Resolved: That the United States should substantially change its federal agricultural policy.
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|Source: CongressDaily/A.M., Nov 16, 1999 pNA.
Title: Glickman Finds Less Biotech Opposition Than Expected.(Brief
Full Text COPYRIGHT 1999 National Journal Group, Inc.
WASHINGTON -- Nov-16 -- (CongressDaily) ROME, Agriculture Secretary Glickman told CongressDaily here this past weekend that he did not find as much opposition to biotechnology, including genetically modified organisms, as he expected at the United Nations' Food and Agriculture Organization's 30th annual conference.
However, he is "not sure" if any "formal or structural process" to resolve biotechnology issues will be developed at the upcoming World Trade Organization ministerial meeting in Seattle.
Glickman said he will discuss the issue with World Trade Organization Director General Mike Moore at a working lunch in Geneva today.
After meetings with Italian officials, a dinner organized by U.S. ambassador to the FAO George McGovern and bilateral meetings with agriculture ministers from Brazil and Finland and informal discussions with others, Glickman said he came away thinking that "most of Europe" does not oppose biotechnology.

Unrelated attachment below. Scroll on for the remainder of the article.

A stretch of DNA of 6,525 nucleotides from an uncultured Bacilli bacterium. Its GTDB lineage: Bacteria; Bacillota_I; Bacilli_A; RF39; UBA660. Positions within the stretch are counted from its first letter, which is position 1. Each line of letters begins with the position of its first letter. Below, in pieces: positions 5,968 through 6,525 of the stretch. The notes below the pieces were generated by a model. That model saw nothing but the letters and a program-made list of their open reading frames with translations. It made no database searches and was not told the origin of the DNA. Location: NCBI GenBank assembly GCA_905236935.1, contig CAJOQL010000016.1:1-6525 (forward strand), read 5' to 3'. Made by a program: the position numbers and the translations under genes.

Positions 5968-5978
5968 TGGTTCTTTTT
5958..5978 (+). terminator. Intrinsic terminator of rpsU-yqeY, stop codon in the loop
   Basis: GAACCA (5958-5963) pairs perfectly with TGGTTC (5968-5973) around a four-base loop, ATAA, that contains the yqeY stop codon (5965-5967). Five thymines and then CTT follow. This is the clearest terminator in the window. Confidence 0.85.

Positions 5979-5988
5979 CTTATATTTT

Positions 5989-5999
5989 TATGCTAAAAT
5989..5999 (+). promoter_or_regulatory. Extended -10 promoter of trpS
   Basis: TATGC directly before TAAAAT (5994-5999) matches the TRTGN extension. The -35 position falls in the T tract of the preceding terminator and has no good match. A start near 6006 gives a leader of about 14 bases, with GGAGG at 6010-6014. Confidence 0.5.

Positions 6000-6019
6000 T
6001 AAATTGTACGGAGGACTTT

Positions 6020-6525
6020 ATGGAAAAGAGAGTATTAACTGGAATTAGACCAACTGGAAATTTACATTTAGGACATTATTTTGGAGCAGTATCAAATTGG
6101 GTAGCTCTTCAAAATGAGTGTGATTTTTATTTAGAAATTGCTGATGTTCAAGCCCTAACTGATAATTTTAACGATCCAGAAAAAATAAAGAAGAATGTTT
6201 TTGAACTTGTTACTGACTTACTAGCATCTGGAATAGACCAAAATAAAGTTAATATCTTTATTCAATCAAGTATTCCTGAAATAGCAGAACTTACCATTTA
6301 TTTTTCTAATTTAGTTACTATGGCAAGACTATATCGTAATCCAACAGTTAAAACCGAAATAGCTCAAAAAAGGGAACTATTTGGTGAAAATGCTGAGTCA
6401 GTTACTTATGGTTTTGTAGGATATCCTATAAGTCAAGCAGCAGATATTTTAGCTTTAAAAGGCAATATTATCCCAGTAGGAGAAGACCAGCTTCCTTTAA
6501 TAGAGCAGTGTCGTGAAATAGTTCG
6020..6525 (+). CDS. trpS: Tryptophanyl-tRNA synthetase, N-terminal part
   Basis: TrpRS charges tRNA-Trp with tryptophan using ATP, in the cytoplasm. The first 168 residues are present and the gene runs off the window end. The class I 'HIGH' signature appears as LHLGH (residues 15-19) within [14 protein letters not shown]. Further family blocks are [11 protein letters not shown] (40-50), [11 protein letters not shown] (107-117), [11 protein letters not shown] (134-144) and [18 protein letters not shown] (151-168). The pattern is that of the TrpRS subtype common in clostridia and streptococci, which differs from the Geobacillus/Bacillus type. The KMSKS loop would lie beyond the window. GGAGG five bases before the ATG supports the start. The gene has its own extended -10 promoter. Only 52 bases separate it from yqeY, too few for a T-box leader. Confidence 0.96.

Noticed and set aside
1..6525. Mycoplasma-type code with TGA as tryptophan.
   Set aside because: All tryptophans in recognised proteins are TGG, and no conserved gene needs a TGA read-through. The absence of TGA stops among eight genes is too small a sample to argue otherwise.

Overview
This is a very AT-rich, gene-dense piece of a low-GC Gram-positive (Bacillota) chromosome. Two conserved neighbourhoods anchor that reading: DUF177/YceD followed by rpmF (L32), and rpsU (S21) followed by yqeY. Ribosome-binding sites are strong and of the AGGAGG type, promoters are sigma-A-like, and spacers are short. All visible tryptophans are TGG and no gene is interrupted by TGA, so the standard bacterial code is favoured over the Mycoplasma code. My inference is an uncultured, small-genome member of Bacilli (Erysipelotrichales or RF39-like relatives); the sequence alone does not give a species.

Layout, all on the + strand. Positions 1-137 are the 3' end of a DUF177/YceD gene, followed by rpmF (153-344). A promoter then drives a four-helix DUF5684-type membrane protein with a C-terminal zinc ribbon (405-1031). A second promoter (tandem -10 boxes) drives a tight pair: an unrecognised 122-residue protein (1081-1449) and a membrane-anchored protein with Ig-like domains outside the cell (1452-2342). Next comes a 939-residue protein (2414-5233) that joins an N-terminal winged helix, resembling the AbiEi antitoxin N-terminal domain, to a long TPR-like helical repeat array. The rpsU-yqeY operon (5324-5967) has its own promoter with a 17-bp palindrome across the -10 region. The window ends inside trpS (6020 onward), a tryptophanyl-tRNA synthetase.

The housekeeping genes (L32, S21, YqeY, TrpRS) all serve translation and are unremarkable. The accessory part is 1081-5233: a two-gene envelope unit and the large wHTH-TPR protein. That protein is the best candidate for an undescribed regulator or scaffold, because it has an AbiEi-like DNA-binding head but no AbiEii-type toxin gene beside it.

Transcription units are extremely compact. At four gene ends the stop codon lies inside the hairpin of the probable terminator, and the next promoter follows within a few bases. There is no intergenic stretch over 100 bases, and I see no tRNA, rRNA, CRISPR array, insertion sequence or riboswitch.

But he added the issue "is in desperate need of management" and "needs a dispassionate management review."
Glickman said Friday he had decided to stop in Geneva to discuss the Seattle meeting, which is supposed to set up the structure for the next round of trade talks, because Moore's recent statements about the prospects for the meeting have sounded more pessimistic than U.S. officials believe is warranted.
Glickman also said in his speech to the FAO delegates that "the United States looks to FAO to take a leadership role in biotechnology and to be an objective and analytical clearinghouse in the current debate."
He added, "Only through a system rooted in science and untainted by ideology or profit-seeking can the best of technology's potential be realized and its risks averted."
Meanwhile, FAO Director General Jacques Diouf, a Senegalese official who was re-elected for a second six-year term Saturday, told reporters that if the developed countries continue to subsidize their farmers heavily, international officials may need to reach "an agreement that under certain circumstances some assistance is necessary" for farmers in developing countries.
In recent years, the International Monetary Fund and the World Bank have discouraged developing countries from subsidizing agriculture and have insisted on elimination of subsidies as a condition for help with debt problems.
Diouf said it is not "fair" for Europe and the United States to give their farmers "the advantage of cash transfers" and then oppose their use in developing countries.
In response to a question, Diouf also said the Cairns Group of countries, which was started by Australia during the Uruguay Round, cannot be the only voice for developing countries during the next round, and that countries should speak on their own and as part of regional organizations.